Among the myriad of consequences of the crisis was the perception that the US had betrayed Argentina by not helping it out in its time of need.

Néstor Kirchner (2003-2007)

Former President Néstor Kirchner came to the presidency at a time when nobody could have envied his position. As far as the US was concerned, the era of the Menemist “special relations” had came to a definite end: between Argentina’s perceived “betrayal” of the US, Kirchner’s staunch human rights agenda (in which the US did not stand favorably) and his explicit rejection of the IMF and neo-liberal policies that led to the 2001 crisis, there was little on which the bilateral relations could improve.

Hostility toward the IMF and the US was most apparent in the 4th Summit of the Americas (ALCA) of 2005, held in Mar del Plata. The talks failed to reach a regional trade deal but most importantly, various leaders showed reluctance and even outright rejection of the pan-American policies that had previously been applied by the region and spearheaded by the US. The criticisms began with Kirchner’s speech as host of the summit and culminated in former Venezuelan President Hugo Chávez’s infamous chant of “ALCA… ALCA… Al carajo!” (“ALCA… ALCA… fuck ALCA,” with the added advantage that in Spanish it comes out as a pun).

“It is not about ideology, not even about policy, it’s about facts and results […] the results of the prescriptions that we criticize are those that were seen reflected in the [2001 crisis] and the fall of several democratic governments of the region,” said Kirchner.

Regarding the US’s involvement in the region:

“Simply to sign an agreement will not be […] a direct path to prosperity […] In this sense […] I continue to believe that in terms of regional leadership, [the US], its nation, its country has an inescapable and inexcusable responsibility [for] the context of asymmetries that has brought so much instability to the region.”

Remember Kennan’s policy of “dominance and  discipline?” That’s precisely what Kirchner slammed, with Bush sitting right in front of him, as you can see in the video.

“[The US’s] role as a world power is undeniable. This is not [an opinion], it is a reality. We believe that the responsible exercise of that role must necessarily consider that [previous] policies that were applied not only brought misery and poverty […] but also increased regional institutional instability that brought down democratically elected governments amidst violent popular reactions, an instabilisy still being suffered by our brother countries.”

Let’s just say that the relationship kind of went downhill from there.

Cristina Fernández de Kirchner (2007-2015)

With the arrival of Cristina Fernández de Kirchner, bilateral relations took a turn for the worst, with the head of state adopting an even more hostile tone in multinational forums such as the UN. Cristina also forged closer ties to Chávez as well as the Bolivarian Alliance for the People of Our Americas (ALBA), an intergovernmental organization that seeks the union of Latin America and the Caribbean under Simón Bolivar’s ideology of one “Great Nation.”  The move was inherently anti-US as the organization rejects what it perceives as “US imperialism” in the region.

This general tendency did not change with the arrival of Barack Obama’s administration in 2008. Last week, US President Barack Obama gave an interview on CNN Español in which he talked about US relations with Latin America, basically criticizing Cristina and showing optimism for US-Argentine bilateral relations under President Mauricio Macri.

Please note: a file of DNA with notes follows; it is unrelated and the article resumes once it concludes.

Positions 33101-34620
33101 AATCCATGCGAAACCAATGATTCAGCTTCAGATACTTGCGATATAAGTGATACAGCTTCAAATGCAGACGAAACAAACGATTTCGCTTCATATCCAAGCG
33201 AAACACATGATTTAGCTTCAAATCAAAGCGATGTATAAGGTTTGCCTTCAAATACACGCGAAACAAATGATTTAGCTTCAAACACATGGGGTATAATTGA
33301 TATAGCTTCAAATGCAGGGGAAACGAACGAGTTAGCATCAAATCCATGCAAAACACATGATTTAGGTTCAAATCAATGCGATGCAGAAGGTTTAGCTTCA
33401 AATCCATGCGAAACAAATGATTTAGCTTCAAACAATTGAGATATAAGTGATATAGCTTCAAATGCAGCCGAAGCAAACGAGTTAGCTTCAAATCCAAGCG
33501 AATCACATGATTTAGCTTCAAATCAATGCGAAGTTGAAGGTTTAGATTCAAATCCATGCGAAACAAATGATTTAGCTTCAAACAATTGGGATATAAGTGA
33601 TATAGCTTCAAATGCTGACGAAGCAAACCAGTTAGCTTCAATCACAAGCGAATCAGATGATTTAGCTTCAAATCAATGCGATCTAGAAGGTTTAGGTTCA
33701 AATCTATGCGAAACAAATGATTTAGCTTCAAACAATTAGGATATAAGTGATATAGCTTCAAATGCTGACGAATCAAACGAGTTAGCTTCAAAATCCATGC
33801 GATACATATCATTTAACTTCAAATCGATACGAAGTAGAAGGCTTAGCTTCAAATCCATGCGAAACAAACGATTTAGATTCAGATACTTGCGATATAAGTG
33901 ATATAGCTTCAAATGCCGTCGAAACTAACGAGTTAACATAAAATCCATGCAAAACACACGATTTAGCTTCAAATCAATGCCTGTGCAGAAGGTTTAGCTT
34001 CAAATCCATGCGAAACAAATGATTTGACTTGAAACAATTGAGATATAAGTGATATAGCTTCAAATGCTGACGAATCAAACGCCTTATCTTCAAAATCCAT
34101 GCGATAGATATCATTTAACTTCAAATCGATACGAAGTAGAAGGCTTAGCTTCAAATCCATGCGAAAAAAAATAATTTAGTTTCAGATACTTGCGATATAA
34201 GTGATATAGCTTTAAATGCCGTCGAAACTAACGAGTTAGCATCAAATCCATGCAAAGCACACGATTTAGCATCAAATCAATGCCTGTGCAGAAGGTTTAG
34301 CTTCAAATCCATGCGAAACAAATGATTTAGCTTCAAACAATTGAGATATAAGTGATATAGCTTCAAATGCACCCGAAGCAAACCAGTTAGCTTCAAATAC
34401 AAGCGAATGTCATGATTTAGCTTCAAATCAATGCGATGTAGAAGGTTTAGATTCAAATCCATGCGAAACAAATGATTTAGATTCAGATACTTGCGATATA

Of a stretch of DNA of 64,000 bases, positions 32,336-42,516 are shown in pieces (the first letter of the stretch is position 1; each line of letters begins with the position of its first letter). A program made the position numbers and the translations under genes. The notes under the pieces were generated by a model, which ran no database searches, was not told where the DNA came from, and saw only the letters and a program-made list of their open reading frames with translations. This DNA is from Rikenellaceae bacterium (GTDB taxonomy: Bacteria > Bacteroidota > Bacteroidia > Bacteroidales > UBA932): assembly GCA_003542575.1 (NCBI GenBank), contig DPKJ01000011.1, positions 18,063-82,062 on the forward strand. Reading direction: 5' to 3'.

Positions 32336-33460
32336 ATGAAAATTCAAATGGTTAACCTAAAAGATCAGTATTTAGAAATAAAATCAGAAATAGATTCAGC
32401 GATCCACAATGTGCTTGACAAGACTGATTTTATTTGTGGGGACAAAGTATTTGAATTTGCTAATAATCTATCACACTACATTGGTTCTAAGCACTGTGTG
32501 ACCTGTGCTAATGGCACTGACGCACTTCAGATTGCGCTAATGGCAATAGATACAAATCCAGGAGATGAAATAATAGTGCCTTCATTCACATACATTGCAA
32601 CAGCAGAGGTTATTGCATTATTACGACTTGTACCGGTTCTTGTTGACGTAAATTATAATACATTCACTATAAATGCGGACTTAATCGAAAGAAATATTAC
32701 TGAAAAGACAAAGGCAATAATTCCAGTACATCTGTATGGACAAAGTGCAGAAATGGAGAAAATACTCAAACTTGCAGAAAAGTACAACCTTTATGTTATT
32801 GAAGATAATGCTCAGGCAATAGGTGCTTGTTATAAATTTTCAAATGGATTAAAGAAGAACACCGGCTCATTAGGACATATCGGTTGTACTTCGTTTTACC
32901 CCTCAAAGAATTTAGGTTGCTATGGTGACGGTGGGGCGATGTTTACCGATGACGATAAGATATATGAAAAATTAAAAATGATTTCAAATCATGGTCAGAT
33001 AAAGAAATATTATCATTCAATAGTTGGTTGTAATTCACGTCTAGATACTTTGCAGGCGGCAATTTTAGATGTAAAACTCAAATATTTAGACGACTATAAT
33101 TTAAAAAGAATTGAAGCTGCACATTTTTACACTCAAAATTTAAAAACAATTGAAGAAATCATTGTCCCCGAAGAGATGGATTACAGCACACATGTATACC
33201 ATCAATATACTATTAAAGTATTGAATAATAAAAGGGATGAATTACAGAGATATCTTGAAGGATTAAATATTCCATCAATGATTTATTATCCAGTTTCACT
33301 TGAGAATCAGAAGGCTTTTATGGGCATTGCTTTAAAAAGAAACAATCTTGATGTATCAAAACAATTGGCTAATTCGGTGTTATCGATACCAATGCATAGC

“I saw President Fernández frequently at the G-20 or similar events. We had a cordial relationship but with respect to her politics she was always anti-American [with a] rhetoric that probably dates from the 1960s or 1970s and not from reality,” he continued.

Mauricio Macri (2015 – Present)

Macri met with Biden on his second day at the World Economic Forum. Photo via Infobae.

Macri met with Biden on his second day at the World Economic Forum. Photo via Infobae.

You may be thinking, “But Macri has only been in office for 100 days!” Even so, the Cambiemos administration has made some significant changes to differentiate itself from the previous administration. Lifting the restrictions on the dollar (the cepo), reaching an agreement with the holdouts and explicitly calling for better relations imply a 180 degree shift in foreign policy regarding the US. The current ambassador to the US, Martín Lousteau, described the relationship as a “teenage” one and said that it was time for it to basically grow up.

Speaking at the Council of Foreign Relations last month, Foreign Minister Susana Malcorra stated that the two countries need to “sit down” and “broaden the agenda” as well as make Argentina a more predictable player in the international sphere.

“We don’t believe in ‘carnal relations.’ We don’t believe that that is mature in any — with any country and by any country in the world. We believe in serious, predictable, mature relations, where we agree, I’m sure, on many aspects of our common agenda, and we may agree to disagree on others. I think as long as we tell each other where we disagree and we don’t surprise each other, that is fine,” Malcorra said.

“The US is the largest power in the world. One cannot deny that relating to the US is very important. We will have common interests most of the time, and we will live with our differences when that has to happen,” she continued.

Those, at least, are the objectives. With Obama’s visit inaugurating a new stage in US-Argentine relations next week, the reality is yet to be seen.